Gallipoli Pine

Scion was uniquely placed to make a meaningful contribution to the 100th anniversary of the Gallipoli campaign by gifting Lone Pine seedlings as a living memorial to honour New Zealand veterans and their descendants.

Two-year old seedlings descended from the Gallipoli Peninsula’s Lone Pine were propagated at Scion’s research nursery in Rotorua from seeds collected in 2012 from the Turkish red pine (Pinus brutia) growing at Paeroa Golf Course. This tree is an authenticated New Zealand descendant of the original Lone Pine and traces back to a pine cone brought to Australia by Sergeant Keith McDowell after World War 1. 

Close to 50 seedlings were gifted to RSAs nationwide for planting at events associated with ANZAC Day centenary commemorations. 

“ …thank you guys so much for the pines which arrived this morning … thank you for making this particular Anzac day even more special.”  Ashhurst RSA

“The tree was just delivered!!  Fantastic and so healthy looking. We are very excited about this commemorative project. Thanks for making it possible.” 
South Canterbury RSA

A few more seedlings went to places such as Burnham Military Camp, the National Army Museum in Waiouru, Christchurch’s Park of Remembrance, Rotorua’s Field of Remembrance and the University of Auckland.

This gesture received widespread media coverage, including television.


Future Scientists

Four students and their tutor visited from Wintec in October 2014, with this to say: “Again, many, many thanks to you and your team for a fascinating and very useful visit today. One of the things that really impressed the students was the enthusiasm and passion of your staff for the job they are doing! They all want to work at Scion!!!”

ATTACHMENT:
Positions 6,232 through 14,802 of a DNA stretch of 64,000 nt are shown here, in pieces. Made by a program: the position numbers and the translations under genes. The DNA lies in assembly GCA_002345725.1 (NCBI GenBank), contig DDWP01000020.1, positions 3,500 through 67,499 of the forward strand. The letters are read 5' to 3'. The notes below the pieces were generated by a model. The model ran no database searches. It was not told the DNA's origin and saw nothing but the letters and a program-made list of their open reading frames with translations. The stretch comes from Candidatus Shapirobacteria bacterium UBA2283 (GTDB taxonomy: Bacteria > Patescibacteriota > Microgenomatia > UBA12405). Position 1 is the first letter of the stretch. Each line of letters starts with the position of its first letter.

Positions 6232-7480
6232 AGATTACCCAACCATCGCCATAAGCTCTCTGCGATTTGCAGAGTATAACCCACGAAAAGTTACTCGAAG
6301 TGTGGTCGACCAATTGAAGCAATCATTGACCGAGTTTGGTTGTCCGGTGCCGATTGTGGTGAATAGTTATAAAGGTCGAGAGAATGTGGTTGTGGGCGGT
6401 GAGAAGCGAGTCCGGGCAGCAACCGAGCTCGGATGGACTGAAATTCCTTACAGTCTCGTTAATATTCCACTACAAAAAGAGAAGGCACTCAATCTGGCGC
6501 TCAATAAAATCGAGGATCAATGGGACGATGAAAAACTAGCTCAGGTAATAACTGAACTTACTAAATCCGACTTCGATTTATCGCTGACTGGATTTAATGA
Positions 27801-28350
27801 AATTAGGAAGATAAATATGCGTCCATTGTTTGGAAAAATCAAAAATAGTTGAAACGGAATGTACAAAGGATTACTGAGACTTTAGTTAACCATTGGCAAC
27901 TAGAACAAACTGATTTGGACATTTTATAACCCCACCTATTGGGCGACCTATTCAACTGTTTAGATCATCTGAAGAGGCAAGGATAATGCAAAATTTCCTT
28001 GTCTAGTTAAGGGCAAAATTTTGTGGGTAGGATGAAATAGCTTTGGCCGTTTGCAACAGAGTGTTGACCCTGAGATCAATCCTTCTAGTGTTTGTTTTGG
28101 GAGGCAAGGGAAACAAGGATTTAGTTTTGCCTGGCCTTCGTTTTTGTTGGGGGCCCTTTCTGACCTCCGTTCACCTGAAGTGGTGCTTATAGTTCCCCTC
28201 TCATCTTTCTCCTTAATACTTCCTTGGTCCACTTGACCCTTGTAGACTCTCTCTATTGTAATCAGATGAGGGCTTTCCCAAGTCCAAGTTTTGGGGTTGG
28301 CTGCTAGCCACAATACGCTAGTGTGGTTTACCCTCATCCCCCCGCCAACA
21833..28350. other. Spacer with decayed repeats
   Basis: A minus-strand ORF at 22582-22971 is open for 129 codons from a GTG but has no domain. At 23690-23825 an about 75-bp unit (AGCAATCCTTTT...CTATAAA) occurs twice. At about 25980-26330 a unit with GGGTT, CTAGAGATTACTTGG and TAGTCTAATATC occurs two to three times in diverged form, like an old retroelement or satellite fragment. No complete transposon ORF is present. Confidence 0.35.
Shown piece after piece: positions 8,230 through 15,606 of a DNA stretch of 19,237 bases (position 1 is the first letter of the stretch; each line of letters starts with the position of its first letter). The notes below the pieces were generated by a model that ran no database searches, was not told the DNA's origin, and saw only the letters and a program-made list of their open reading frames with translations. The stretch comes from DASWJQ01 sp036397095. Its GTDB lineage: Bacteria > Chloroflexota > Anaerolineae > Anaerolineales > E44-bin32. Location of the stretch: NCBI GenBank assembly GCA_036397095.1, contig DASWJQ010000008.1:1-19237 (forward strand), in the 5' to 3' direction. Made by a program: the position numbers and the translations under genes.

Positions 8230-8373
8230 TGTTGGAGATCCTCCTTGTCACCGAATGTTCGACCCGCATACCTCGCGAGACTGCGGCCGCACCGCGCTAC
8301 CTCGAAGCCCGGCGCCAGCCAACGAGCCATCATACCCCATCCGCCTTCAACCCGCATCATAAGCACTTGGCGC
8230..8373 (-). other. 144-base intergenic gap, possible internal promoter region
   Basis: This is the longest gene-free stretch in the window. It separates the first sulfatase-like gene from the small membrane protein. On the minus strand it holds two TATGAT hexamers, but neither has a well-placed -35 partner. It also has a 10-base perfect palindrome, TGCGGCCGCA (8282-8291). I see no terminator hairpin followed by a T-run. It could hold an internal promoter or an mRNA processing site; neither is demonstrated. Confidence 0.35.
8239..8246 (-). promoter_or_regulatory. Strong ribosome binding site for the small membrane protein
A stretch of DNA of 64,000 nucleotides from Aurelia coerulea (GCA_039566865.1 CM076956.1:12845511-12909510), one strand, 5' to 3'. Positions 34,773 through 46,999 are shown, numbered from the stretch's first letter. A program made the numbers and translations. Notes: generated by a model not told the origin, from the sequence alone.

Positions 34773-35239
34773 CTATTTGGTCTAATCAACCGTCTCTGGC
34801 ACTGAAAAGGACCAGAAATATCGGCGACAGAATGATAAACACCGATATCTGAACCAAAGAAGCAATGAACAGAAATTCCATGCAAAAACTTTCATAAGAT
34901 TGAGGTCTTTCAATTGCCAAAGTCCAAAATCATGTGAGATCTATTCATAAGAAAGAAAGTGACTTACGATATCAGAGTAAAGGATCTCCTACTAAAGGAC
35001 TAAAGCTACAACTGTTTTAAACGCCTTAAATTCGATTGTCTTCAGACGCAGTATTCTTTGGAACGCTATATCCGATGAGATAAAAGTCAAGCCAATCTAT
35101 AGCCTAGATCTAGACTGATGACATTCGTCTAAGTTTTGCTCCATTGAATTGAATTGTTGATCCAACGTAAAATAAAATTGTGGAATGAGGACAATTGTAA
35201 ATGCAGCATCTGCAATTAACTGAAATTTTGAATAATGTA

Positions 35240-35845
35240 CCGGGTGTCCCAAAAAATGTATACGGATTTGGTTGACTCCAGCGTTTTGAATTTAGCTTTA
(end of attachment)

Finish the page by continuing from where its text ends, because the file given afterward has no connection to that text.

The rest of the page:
Scion’s science passion is now being shared with Whakarewarewa school teachers and children. Scion was awarded Vision Matauranga funding to work with Te Kura O Te Whakarewarewa to increase confidence and passion in science. The programme involves Scion hosting teacher training visits as well as scientists from Scion sharing their science with the children. The programme started in April 2015 and will continue for two years.

To date the children have learnt about stream monitoring and started their own monitoring and data collection programme for the Puarenga Stream as well as learning about biodegradable plastics. In line with the “Living world” science focus teachers from the school visited the Scion nursery to learn about saving rare plant species and to discuss the best way to share this learning with the children. Visits and learning will continue to strengthen the ties between the school and Scion with the shared future vision of children from the school taking on science as a career.

Scion’s five Futureintech ambassadors hosted visits to Scion and also visited various schools during the year:

  • In March, a talk was given to 60 Year 13 Statistics students at John Paul College in Rotorua, about a career in science, descriptive statistics and how statistics are important in research.